On February 4, 2024, FSU College of Music Professor of Jazz Trumpet Scotty Barnhart took home the GRAMMY Award for “Best Large Jazz Ensemble Album” for Basie Swings the Blues by the Count Basie Orchestra. This is Barnhart’s third win, all with the Basie Orchestra, but first as its director. This year’s award is doubly meaningful, as he shares the win with Florida State University jazz program alumnus and member of the Count Basie Orchestra, Robert Boone (MM ’16).
Directed by Barnhart, Basie Swings the Blues pays homage to the iconic sound of William James “Count” Basie, renown jazz pianist, bandleader, and composer who founded the eponymous orchestra in 1935. The album stays true to the Count Basie Orchestra’s traditions while paying homage to the sound of the Delta Blues. Featuring a guest roster of all-star blues musicians, Basie Swings the Blues redefines the genre of blues rock, stitching complex and difficult blends of big band with harmonic rhythms and intimate solos.
“The idea came to me that we should record with as many of the most important blues musicians alive, as we could end up with a groundbreaking recording that had never been done before,” says Barnhart. “Well, now it has been done, and for my idea to be recognized with a GRAMMY Award is just incredible and quite stunning.”
Regarding the success of the recording, Barnhart humbly says, “This is all due to the genius leadership of Mr. Basie. I’m just fortunate to have been chosen to lead his orchestra. It’s the greatest honor in the world to me.”
Barnhart, an avid admirer of Count Basie ever since he saw Basie perform while in high school, never foresaw himself as a member of Basie’s orchestra for 31 years or serving as its director for 11 of those years.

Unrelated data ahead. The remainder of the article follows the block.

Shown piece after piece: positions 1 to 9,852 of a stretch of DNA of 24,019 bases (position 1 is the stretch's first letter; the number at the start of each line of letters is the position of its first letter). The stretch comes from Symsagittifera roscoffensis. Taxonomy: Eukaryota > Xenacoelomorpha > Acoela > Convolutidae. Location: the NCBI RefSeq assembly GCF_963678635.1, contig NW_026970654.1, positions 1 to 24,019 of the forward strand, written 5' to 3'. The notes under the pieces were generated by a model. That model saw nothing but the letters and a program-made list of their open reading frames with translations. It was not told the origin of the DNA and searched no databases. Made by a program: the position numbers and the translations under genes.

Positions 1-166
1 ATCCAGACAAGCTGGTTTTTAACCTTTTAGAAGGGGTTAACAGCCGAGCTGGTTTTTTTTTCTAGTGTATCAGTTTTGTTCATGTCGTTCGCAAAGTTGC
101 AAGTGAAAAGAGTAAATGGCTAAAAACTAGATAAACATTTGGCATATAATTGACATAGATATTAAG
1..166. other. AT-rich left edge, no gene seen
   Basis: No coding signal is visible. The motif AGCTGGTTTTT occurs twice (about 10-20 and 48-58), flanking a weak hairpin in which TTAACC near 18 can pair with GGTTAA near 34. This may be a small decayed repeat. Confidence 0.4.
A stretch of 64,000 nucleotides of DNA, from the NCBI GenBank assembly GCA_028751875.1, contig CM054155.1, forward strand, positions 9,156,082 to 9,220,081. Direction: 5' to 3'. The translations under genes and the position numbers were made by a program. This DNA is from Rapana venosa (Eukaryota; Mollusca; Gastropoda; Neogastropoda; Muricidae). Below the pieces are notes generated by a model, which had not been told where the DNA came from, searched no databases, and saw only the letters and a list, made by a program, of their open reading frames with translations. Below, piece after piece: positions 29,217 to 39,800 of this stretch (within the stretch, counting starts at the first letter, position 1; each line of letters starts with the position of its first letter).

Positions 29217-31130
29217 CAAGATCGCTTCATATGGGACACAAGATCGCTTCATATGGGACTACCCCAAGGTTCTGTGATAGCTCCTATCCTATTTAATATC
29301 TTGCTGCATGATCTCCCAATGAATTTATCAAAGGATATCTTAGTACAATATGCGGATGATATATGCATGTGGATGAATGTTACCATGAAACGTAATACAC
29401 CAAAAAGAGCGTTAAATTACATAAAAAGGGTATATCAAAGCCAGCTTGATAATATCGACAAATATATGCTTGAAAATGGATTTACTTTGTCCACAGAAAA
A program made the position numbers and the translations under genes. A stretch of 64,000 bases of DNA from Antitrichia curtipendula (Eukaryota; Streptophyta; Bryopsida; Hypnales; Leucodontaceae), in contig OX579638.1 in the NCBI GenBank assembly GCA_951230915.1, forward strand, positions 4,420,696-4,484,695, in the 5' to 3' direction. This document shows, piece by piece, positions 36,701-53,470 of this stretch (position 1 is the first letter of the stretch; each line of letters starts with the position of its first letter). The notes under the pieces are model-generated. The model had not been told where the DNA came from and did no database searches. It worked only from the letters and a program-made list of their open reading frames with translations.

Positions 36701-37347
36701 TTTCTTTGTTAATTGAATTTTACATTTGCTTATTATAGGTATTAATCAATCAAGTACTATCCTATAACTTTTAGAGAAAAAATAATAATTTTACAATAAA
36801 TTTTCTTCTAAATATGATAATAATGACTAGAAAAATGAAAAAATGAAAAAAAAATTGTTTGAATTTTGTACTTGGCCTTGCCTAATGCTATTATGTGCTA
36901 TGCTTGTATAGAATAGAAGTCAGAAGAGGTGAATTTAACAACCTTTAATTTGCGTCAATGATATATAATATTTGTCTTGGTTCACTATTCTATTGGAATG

Barnhart was also quick to recognize and thank many of those who helped make the moment possible.
“I’d like to again thank Sam Beler and his Unity Music Foundation, of which I have also been able to get scholarship money to several of our FSU students over the years. Of course, a huge thanks to all of my former teachers, most importantly Professor Lindsey Sarjeant at Florida A&M University, and all of my colleagues and students at FSU.”
Next year will mark the 90th anniversary of the Count Basie Orchestra. According to Barnhart, plans are already in the works to celebrate the occasion, including a special collaboration with the top jazz ensemble at the College of Music.
Barnhart has been a faculty member in the College of Music’s acclaimed jazz program since 2003.
“I’m just fortunate to be at Florida State,” Barnhart said in an interview with FSU News following the awards ceremony. “I love doing it, and I’ll be there until I can’t play or walk or talk anymore. This is not work to me. This is what my passion in life is.”